See also[edit]

References[edit]

  1. ^ Seale, Wayne (2007). The role of copper, brass, and bronze in architecture and design; Metal Architecture, May 2007
  2. ^ Copper roofing in detail; Copper in Architecture; Copper Development Association, U.K., www.cda.org.uk/arch
  3. ^ Copper Roofing in Detail; Copper in Architecture; Copper Development Association, U.K., www.cda.org.uk/arch
  4. ^ Kronborg completed; Agency for Palaces and Cultural Properties, København, http://www.slke.dk/en/slotteoghaver/slotte/kronborg/kronborgshistorie/kronborgfaerdigbygget.aspx?highlight=copper
  5. ^ Agency for Palaces and Cultural Properties, Renovation of the Tower of Christianborg Palace., http://www.slke.dk/en/slotteoghaver/slotte/christiansborgslot/hovedslottet/renoveringaftaarnet.aspx?highlight=copper+roof
  6. ^ http://www.cnbc.com/id/100876837
  7. ^ http://www.metalroofing.systems/top-70-metal-roofing-facts-faqs-pros-and-cons-consumer-guide/
  8. ^ Miller, William; Kośny, Jan (2008). "Next-Generation Roofs and Attics for Homes". 2008 ACEEE Summer Study on Energy Efficiency in Buildings. ISBN 0-918249-58-9. 
  9. ^ http://www.bobvila.com/articles/381-metal-roofs-on-the-rise/
  10. ^ Brandon, Losik. "Types of Metal Roofing". Roof Commander. Retrieved 30 December 2013. 
  11. ^ Austin, Jim (2006). Copper: The peacock of metals, Metal Roofing, April–May 2006; www.metalroofingmag.com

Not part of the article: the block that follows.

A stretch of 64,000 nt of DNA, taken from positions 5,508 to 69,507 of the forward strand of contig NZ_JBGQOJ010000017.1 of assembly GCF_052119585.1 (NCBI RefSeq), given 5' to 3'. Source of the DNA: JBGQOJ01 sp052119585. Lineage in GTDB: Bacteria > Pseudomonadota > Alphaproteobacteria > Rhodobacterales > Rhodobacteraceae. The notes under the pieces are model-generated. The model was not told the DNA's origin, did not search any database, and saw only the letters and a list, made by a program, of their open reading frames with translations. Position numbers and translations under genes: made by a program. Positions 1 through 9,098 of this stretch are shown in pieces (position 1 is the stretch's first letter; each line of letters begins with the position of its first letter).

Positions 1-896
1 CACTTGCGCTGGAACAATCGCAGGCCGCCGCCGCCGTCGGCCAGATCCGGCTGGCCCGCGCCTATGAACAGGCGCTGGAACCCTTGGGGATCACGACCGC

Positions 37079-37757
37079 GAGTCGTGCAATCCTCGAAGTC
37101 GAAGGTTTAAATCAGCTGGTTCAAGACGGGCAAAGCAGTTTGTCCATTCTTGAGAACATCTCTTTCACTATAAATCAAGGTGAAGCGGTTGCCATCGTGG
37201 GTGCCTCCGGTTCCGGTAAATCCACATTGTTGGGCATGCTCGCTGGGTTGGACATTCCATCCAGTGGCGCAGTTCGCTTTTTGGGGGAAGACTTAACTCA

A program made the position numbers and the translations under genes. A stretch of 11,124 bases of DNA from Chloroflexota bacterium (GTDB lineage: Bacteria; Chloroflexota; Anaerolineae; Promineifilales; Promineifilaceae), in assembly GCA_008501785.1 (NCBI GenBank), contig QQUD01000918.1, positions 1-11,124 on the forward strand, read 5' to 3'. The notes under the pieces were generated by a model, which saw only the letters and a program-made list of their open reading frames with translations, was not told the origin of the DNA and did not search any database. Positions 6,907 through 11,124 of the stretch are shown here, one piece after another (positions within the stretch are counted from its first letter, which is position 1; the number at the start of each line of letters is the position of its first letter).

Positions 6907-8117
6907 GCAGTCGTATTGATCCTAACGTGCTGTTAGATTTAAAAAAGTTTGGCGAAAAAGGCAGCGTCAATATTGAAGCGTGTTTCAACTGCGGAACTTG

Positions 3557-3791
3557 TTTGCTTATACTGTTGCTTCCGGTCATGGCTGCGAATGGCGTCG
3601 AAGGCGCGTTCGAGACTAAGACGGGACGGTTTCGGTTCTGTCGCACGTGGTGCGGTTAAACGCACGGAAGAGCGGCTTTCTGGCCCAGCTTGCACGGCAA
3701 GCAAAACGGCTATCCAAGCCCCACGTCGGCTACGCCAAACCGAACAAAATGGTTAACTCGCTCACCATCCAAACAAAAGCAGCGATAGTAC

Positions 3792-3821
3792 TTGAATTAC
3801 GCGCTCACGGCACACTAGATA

12. ^ Copper roofs are cool, Architecture: Working with Copper, Copper Development Association, 2009; http://www.copper.org/publications/pub_list/pdf/a4094.pdf
  13. ^ Clear coatings on copper alloys – Technical Report; Copper Application Data, A4027; Copper Development Association
  14. ^ Clear organic finishes for copper and copper alloys; Application Data Sheet 161/0; Copper Development Association Inc.
  15. ^ Finishes – Coatings, Copper in Architecture Design Handbook, Copper Development Association Inc., http://www.copper.org/applications/architecture/arch_dhb/finishes/finishes.html#ctngs
  16. ^ Sternthal, Daniel (2000). Copper flashings in contemporary construction, The Construction Specifier, Magazine of the Construction Specifications Institute, October 2000
  17. ^ The glory of copper; Metal Roofing Magazine, December 2002/January 2003
  18. ^ Sternthal, Daniel 2000. Copper flashings in contemporary construction, The Construction Specifier, Magazine of the Construction Specifications Institute, October 2000